TIM KAUGER
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Posts in Gear
2015 Holiday Roundup with the 24-70 Lens

It was a weird Christmas. I'm likely preaching to the choir about this, but it was just about 65 degrees on Christmas day, and the days around it for that matter. In March of last year, I was ecstatic that the snow began to melt and fade away -- now I officially miss it. Nonetheless, I had balmy conditions to test my latest acquisition -- the incredible Nikon 24-70 f2.8 lens. It was a strange Christmas, but a good one! 

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Downtown NYC Long Exposure

One photo. ONE PHOTO!

That's what comprises this week's project. While a part of me didn't think this qualified as a "52 Week Project", I realized that it took a few hours of prep. I took about twenty shots over the course of an hour and a half to get one passable photo - I'd consider that a project. 

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Holiday Photo Roundup

I guess it's the ocean that brings out the photographer in me. Or maybe it's the break from Reddit and the Internet at large. Whatever it was, I was more than eager to explore an oft-visited area of the country -- Mystic, Connecticut and the surrounding areas -- armed with cameras. Specifically, I came out swinging with my Fujifilm X100s, Lee ND filters, iPhone 6 Plus, and my new 85mm f1.8 for the Nikon.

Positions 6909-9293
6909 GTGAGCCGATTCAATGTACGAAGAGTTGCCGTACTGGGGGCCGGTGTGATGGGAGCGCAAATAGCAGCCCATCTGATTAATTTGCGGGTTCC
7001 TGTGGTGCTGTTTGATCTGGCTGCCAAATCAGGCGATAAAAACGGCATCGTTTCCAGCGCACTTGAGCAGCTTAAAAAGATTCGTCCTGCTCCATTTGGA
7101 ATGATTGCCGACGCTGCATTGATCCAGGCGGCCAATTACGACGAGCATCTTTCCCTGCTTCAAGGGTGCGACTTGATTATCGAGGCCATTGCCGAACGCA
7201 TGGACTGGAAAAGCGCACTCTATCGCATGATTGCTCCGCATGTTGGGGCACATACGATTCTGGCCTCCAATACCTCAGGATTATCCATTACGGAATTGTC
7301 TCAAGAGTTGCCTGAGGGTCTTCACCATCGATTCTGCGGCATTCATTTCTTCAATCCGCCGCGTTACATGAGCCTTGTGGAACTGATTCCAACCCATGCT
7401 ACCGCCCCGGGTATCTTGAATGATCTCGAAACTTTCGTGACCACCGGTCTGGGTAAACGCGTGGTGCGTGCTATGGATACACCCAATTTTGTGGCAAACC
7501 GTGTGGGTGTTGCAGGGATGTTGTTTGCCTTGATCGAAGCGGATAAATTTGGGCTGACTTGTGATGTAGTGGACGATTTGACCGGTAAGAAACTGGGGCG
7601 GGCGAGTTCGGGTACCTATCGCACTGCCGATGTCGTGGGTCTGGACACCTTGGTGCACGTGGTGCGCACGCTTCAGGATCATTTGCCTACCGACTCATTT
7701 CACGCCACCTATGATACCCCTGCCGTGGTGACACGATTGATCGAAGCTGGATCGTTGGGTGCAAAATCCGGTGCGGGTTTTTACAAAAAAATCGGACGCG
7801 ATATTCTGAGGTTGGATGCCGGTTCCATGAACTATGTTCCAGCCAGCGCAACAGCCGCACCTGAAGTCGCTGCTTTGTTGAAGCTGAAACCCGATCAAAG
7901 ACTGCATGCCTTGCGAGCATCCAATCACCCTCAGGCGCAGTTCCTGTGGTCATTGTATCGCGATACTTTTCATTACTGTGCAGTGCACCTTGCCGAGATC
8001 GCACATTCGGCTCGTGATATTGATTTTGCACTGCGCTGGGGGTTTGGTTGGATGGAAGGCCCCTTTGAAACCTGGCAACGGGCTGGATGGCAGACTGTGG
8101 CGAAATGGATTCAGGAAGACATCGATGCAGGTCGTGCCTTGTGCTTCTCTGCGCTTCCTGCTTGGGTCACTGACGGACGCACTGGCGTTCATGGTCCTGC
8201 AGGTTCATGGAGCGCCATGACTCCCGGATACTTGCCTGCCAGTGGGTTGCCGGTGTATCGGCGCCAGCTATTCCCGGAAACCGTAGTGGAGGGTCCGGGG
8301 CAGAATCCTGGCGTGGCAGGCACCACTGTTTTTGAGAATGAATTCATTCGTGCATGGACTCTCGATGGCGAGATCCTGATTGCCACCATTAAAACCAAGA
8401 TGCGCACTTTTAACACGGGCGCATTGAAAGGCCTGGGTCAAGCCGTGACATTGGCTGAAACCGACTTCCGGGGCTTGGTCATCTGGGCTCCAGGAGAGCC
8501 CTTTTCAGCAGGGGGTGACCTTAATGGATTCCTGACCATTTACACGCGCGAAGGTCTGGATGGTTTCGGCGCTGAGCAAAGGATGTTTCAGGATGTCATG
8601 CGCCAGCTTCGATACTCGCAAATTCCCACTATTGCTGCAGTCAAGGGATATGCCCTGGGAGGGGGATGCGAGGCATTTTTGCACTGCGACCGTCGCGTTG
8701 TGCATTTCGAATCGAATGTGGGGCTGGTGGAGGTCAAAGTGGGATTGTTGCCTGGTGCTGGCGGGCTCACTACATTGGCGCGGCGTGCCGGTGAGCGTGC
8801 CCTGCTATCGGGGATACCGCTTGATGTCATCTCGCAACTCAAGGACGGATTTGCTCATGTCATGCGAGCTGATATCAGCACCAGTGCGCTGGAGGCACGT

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Beating the Dead Horse: Fuji X100s Impressions

Frankly, I always knew this was a matter of time.

Less than a year ago, I purchased a Fujifilm X20 in lovely, lovely flat black. It's a terrific camera. It focuses fast, it reproduces the trademark colors of Fuji's most famous film stocks, and it's quieter than felt touching cotton.

However, something wasn't quite right. While the rest of the camera works very well, the sensor is ultimately the problem. While images look good initially, any post processing often drags copious amounts of grain into a photo -- even it it was shot in RAW format and is only being pushed by a single stop in Lightroom. Even when images weren't that altered, the dime-sized sensor reared its ugly head with excess noise and dramatic detail falloff in some situations. It was so nearly the camera I wanted it to be -- and thus, I kept leering amorously at the X100s, the "big brother" to the X20, wondering when I would take the plunge and grab it for myself.

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